Airlines group urges alternatives to extending electronics ban

Share

The ban would dwarf in size the current one, which affects about 50 flights per day from 10 cities, mostly in the Middle East.

The International Air Transport Association (IATA) said this week that such an expansion would cost passengers $1.1 billion a year due to longer travel times and lost productivity.

Airline groups propose several alternatives to the laptop ban, including more use of machines that detect residue from explosives, turning devices on to demonstrate that they are not bombs, and sorting low-risk passengers from high-risk ones, presumably to let frequent travelers keep their laptops in the cabin. And if the ban gets extended into the summer, it could cause more headaches and prove quite costly.

The new laptop ban would work like the current one from the Middle East, except that it would affect all flights from Europe to the U.S.

Alexandre de Juniac, the director general of the International Air Transport Association, also warned about the concentration of lithium battery-powered devices in a letter to the United States homeland security secretary, John F. Kelly, and European transport commissioner, Violeta Bulc.

According to the Times report, during the meeting homeland security officials shared insights into a developing aviation security threat, including that terrorist groups were pursuing various new strategies that included putting explosives into consumer devices.

There is also the question of the relative safety of keeping in the cargo area a large number of electronics with lithium batteries, which have been known to catch fire.

More news: South Korea's Moon to send envoys to Beijing to ease tensions
More news: Brent oil price exceeds $52/bbl
More news: East finals trip on line as Wizards, Celtics head to Game 7

USA anti-terrorism officials met for four hours Wednesday in Brussels with their European counterparts who are resisting a proposed expansion of a laptop ban in airline passenger cabins. The ban would add an additional nuisance to the the two-thirds of transatlantic passengers who travel with an electronic device larger than a cell phone.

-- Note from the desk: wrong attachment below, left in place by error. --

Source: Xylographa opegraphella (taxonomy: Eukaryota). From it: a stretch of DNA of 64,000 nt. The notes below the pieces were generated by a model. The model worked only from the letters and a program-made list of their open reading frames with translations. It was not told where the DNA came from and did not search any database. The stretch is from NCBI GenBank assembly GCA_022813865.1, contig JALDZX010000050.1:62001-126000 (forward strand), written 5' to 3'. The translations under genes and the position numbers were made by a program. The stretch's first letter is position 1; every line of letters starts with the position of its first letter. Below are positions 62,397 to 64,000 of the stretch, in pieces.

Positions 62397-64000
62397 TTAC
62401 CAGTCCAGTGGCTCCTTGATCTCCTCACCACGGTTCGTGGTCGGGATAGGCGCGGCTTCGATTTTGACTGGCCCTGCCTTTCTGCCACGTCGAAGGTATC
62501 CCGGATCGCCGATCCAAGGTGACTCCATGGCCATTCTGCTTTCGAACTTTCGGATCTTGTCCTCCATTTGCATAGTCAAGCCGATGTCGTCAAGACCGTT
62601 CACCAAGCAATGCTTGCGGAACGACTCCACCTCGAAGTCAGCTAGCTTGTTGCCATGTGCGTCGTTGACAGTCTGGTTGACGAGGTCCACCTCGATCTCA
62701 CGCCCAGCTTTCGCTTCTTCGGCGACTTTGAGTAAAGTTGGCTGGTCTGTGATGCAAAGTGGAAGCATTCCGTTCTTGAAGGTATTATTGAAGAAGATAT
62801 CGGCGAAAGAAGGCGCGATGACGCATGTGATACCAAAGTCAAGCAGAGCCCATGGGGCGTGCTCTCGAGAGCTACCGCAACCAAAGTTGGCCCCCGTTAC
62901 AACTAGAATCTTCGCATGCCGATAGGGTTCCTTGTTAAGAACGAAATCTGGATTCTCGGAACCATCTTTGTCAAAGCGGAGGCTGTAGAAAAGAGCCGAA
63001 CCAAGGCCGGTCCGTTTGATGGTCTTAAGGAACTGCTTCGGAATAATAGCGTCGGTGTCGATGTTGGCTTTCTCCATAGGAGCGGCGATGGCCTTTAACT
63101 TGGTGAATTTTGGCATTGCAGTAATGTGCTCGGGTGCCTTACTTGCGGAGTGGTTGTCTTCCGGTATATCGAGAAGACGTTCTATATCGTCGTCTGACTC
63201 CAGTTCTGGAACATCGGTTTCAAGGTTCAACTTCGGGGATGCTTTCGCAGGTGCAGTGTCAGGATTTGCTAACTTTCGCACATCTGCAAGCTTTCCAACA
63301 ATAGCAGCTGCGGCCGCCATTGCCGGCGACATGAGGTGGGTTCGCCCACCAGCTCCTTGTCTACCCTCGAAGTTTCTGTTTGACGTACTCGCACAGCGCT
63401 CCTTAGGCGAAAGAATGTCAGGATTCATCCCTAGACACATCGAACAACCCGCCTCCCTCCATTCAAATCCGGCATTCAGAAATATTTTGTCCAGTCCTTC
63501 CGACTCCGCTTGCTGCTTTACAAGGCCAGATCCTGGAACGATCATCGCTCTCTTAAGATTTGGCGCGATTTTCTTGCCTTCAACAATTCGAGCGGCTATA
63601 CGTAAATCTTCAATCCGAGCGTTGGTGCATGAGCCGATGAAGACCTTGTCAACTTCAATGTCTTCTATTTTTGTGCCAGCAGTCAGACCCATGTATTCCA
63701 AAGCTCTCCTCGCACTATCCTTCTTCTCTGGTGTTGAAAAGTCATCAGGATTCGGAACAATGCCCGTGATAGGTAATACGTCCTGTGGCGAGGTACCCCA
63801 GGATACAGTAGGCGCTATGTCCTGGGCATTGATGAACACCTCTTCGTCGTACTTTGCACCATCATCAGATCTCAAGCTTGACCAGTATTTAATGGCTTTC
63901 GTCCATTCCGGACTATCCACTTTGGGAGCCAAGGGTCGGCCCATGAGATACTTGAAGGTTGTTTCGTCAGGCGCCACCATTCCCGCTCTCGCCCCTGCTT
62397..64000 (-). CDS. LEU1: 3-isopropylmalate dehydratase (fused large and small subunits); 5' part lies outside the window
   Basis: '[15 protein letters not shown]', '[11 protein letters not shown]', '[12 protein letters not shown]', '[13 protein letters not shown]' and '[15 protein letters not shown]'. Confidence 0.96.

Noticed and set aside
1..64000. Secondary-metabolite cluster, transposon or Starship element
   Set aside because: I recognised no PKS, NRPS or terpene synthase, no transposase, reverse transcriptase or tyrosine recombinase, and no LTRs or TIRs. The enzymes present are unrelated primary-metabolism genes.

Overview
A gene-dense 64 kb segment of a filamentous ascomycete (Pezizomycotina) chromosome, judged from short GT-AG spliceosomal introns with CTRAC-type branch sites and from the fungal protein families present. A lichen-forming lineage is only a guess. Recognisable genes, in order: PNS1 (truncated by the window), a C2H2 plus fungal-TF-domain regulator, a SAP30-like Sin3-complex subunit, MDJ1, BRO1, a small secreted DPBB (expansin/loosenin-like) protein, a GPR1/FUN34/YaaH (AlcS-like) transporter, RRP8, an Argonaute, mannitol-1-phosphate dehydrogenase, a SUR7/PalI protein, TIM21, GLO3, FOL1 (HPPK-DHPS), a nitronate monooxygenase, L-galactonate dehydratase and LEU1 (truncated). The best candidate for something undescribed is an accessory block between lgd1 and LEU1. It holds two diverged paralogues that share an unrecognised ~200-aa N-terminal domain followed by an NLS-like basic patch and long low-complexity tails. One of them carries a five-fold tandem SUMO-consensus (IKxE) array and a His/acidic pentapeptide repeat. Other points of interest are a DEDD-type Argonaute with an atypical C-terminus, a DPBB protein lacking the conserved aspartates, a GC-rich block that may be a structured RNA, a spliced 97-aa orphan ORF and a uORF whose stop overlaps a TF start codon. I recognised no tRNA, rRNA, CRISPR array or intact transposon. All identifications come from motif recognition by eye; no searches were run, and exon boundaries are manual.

While IATA's recommendations were intended specifically to forestall any expansion of the current ban, they are also clearly intended as an alternative to the existing US and United Kingdom restrictions.

"I definitely think it will change consumer behavior", said Patrick Surry, chief data scientist for Hopper, a fare forecasting app. Hopper is planning to warn consumers if their flights would be subject to the ban.

U.S. authorities banned passengers on direct flights to the United States from 10 airports in 8 countries from bringing laptops, tablets.

Michael McCormick, executive director of the Global Business Travel Association, said he believes the threat identified by security officials is real, but the laptop ban will hurt business travel, at least in the short term. In addition, baggage in cargo usually goes through a more sophisticated screening process than carry-on bags. Tablets and laptops must be stowed in checked baggage.

At least for now, we can breathe a sigh of relief that the EU/US meetings have ended without a plan to ban laptops on planes. though such a plan could always pop out again in the near future (and, it will nearly certainly happen if there is an airplane bombing).

De Juniac acknowledges that state authorities may need to implement security measures in response to "credible threat intelligence".

Share